Native friendship centre to launch fundraising campaign in ’15

The Red Deer Native Friendship Centre will kick off a capital fundraising campaign next year to raise an estimated $4 million to build a cultural community hub.

The Red Deer Native Friendship Centre will kick off a capital fundraising campaign next year to raise an estimated $4 million to build a cultural community hub.

Tanya Schur, executive director of the friendship centre, said they also plan to ask for help from the City of Red Deer, and the provincial and federal governments.

The planned cultural community centre, to be called Asooahum Centre, will be east of Lions Campground on Riverside Drive.

Schur said the centre would be open to all residents and groups in the city, not just the Aboriginal community.

The Aboriginal community wants a cultural gathering place for all nations to practise Aboriginal culture and to help Aboriginal people succeed.

Schur said the cultural centre would also enrich Red Deer as a tourist destination and will promote Aboriginal cultures including Cree, Blackfoot and Métis.

Schur said the cultural centre may meet the needs of some cultural or arts groups, individuals and business groups in the city.

The centre will be built next to the eight-plexes with 32 affordable housing units. Ground clearing is already underway for the $4.5-million housing project.

Schur said the cultural centre will be like the Golden Circle seniors centre, with programming like the Kerry Wood Nature Centre. Schur said the centre will be an integral part of the new community on Riverside Drive. Residents will be able to book space for everything from a business meeting to an anniversary party.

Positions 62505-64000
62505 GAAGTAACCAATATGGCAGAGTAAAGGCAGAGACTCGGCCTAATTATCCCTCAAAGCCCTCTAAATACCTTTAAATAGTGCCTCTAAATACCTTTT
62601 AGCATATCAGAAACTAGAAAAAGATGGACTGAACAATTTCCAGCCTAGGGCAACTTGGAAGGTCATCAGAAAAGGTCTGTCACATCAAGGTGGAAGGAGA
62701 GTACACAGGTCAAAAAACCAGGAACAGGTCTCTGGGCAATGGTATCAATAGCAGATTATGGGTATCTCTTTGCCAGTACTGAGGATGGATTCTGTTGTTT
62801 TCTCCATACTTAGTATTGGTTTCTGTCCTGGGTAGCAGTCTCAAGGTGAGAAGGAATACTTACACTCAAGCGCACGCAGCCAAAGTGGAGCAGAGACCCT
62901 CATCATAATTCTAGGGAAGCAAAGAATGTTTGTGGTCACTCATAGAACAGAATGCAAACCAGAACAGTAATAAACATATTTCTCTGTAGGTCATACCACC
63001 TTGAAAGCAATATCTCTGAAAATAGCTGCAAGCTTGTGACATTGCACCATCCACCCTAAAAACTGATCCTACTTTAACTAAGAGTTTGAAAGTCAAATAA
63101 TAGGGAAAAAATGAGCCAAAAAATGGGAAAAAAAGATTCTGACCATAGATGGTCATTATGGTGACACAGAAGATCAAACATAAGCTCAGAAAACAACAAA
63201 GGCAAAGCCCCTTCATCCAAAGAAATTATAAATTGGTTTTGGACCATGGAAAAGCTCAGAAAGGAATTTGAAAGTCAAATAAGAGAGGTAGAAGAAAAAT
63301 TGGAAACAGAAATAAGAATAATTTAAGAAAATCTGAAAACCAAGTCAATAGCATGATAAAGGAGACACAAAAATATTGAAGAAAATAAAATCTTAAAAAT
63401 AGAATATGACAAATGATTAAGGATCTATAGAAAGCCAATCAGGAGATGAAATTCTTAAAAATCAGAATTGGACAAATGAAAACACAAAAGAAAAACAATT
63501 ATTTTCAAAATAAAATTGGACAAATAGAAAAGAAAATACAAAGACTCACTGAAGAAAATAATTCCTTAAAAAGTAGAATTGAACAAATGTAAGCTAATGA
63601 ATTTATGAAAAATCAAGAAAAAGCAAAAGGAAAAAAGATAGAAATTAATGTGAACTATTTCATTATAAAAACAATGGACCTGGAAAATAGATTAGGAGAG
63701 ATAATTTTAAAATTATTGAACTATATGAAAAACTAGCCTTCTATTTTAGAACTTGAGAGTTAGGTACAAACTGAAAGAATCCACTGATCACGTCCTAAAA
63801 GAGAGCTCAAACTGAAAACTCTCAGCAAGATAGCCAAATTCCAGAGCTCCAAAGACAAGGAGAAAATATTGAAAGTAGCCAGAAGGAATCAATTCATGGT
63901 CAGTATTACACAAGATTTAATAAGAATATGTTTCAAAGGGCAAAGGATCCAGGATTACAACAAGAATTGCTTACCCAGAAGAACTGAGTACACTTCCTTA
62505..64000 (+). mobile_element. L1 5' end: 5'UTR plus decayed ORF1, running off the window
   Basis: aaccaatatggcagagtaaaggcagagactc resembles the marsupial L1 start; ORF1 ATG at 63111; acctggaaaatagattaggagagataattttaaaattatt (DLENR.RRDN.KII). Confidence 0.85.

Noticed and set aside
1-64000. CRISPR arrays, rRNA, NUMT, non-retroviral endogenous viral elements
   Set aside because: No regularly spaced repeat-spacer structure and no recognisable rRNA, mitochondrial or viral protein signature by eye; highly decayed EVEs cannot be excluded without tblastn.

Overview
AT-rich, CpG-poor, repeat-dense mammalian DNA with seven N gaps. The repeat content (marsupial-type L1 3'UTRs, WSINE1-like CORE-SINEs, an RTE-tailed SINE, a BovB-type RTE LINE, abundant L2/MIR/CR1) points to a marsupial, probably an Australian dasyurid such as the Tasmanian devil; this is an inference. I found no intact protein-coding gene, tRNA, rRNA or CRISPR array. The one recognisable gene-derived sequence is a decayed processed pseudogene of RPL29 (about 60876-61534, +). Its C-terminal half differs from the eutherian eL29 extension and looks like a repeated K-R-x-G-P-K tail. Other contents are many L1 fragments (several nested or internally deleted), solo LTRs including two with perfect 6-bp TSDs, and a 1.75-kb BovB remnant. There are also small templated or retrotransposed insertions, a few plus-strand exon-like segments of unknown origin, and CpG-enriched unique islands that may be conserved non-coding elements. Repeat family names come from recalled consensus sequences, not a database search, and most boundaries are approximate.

She said they will apply for heritage and cultural grants at both the provincial and federal levels, in addition to the capital fundraising campaign.

The housing component of the project is well underway.

Crews began servicing the site in November, with plans to finish over the winter. Construction is expected to begin in May.

In early October, volunteers transplanted about 200 trees to another part of the site before the servicing work began. Schur said the society has worked hard to preserve as much of the wooded area as possible. Members of the Community Action Group for the Environment (CAGE), who planted trees on the site about 10 years ago, helped move the trees.

Some of the trees that had to be removed will be used to make furniture for the centre, or to be sold at fundraising auctions. Some may be sold as firewood.

An official ground-breaking ceremony for the housing project is slated for May. Families could move in as early as next December.

Schur said a third party will manage the housing units. The society is looking at the Lethbridge Aboriginal Housing Authority, which manages 79 housing units, as a model.

Schur said the price on the site servicing was much higher than expected and that took money out of the project.

Schur said servicing on the proposed Clearview site cost an estimated at $900,000 compared to the $1.7 million it cost to service the area on Riverside Drive that was eventually chosen.

The city has been working with the society since 2012 to find a location for the housing/cultural development. A site was initially earmarked in Clearview Ridge but it was scrapped after backlash from the community. The Riverside Drive site was selected after a task force looked at 20 sites in the city.

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